BASEL, Switzerland — Roger Federer finally beat Juan Martin del Potro in a Swiss Indoors final, winning 6-7 (5), 6-4, 6-3 Sunday to go clear in second place on the Open era title list.
Federer’s 95th ATP tournament win – the eighth in his hometown Basel event where he was once a ballboy – lifted him out of a tie with Ivan Lendl, trailing only Jimmy Connors who has 109.
The top-seeded Federer succeeded on the same court where he lost the 2012 and 2013 Basel finals to del Potro.
Federer rallied from a break down in the decisive set and clinched when the fourth-seeded Argentine sent a service return long.
Trailing in the second set, the 36-year-old Swiss had slammed his racket on the net cord in frustration when wasting a break-point chance.
Federer improved to 7-1 in finals this season. They include his previous event, the Shanghai Masters two weeks ago, and Grand Slam titles at the Australian Open and Wimbledon.
He now has a 18-6 lifetime record against del Potro, who has a 3-2 edge over Federer in finals.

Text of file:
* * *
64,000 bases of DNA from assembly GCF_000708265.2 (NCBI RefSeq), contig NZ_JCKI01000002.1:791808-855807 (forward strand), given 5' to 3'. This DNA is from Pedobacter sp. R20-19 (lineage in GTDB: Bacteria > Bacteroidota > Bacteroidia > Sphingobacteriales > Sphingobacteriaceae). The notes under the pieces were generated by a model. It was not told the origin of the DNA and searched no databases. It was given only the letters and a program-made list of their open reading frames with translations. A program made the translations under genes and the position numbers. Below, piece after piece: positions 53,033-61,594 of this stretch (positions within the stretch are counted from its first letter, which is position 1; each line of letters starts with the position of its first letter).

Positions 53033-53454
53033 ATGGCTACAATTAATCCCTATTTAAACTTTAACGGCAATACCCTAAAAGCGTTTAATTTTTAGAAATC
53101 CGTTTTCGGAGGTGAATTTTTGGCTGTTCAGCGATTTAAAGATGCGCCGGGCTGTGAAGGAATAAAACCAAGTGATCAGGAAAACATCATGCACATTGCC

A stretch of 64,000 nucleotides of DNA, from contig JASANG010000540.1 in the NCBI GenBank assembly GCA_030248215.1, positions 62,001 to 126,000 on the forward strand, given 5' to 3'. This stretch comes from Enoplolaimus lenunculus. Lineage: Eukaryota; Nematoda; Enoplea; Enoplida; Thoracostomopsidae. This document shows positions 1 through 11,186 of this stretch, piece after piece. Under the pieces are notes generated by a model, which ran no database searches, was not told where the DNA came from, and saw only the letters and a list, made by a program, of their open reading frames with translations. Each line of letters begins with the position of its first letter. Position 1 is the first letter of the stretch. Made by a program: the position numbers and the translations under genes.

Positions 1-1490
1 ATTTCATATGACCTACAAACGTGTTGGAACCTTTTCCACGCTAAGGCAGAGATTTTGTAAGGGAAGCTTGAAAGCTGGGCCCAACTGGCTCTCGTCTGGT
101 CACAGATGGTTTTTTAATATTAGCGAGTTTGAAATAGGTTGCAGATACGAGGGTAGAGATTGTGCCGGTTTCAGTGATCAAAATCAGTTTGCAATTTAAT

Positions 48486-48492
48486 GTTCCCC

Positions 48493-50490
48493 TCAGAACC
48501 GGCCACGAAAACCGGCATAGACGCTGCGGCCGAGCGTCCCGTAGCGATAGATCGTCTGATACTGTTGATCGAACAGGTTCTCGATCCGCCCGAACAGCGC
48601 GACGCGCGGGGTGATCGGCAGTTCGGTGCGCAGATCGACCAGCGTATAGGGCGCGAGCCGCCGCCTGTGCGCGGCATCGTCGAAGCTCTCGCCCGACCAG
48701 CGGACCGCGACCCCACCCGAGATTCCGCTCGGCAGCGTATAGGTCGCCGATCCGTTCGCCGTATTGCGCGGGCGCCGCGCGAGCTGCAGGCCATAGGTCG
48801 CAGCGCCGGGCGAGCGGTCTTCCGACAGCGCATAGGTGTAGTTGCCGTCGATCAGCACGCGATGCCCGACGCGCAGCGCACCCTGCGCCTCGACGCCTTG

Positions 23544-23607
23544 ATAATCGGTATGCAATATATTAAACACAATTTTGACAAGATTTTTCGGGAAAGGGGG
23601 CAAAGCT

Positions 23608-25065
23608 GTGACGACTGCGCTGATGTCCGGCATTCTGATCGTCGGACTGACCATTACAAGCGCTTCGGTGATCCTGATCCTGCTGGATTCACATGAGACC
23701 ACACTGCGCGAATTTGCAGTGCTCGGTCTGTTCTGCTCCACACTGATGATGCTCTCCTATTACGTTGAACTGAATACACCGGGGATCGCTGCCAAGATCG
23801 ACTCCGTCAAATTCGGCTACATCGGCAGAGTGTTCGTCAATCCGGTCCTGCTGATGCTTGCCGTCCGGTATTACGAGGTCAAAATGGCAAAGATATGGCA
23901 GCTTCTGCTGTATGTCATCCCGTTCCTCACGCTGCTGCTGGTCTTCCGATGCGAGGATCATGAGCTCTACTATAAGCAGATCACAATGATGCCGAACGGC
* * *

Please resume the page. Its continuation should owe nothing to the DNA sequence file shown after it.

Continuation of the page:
Federer served for the first set with a 5-4 lead – before del Potro immediately broke back – and let a 3-0 lead slip in the tiebreaker.
Del Petro reeled off six straight points in the tiebreaker, including one after a 23-shot exchange, then clinched with his third set point keyed by a strong serve.
Both players had break-point chances early in the second set, and Federer hit his racket on the net cord after spurning his with a backhand volley sent wide.
Federer gifted del Potro a chance to break with two double faults but held with strong serves.
Forcing two set points on del Potro’s serve, Federer took the second when seeing his opponent’s baseline forehand fly long.
They traded service breaks to open the decisive set, and Federer stood head bowed for several seconds with his hands on the net when a wild forehand gifted del Potro his chance.
On the next point, Federer netted a backhand volley to fall behind 1-0, though soon leveled with a fierce forehand winner.
Federer broke again for a 3-1 lead and served out the match under little pressure.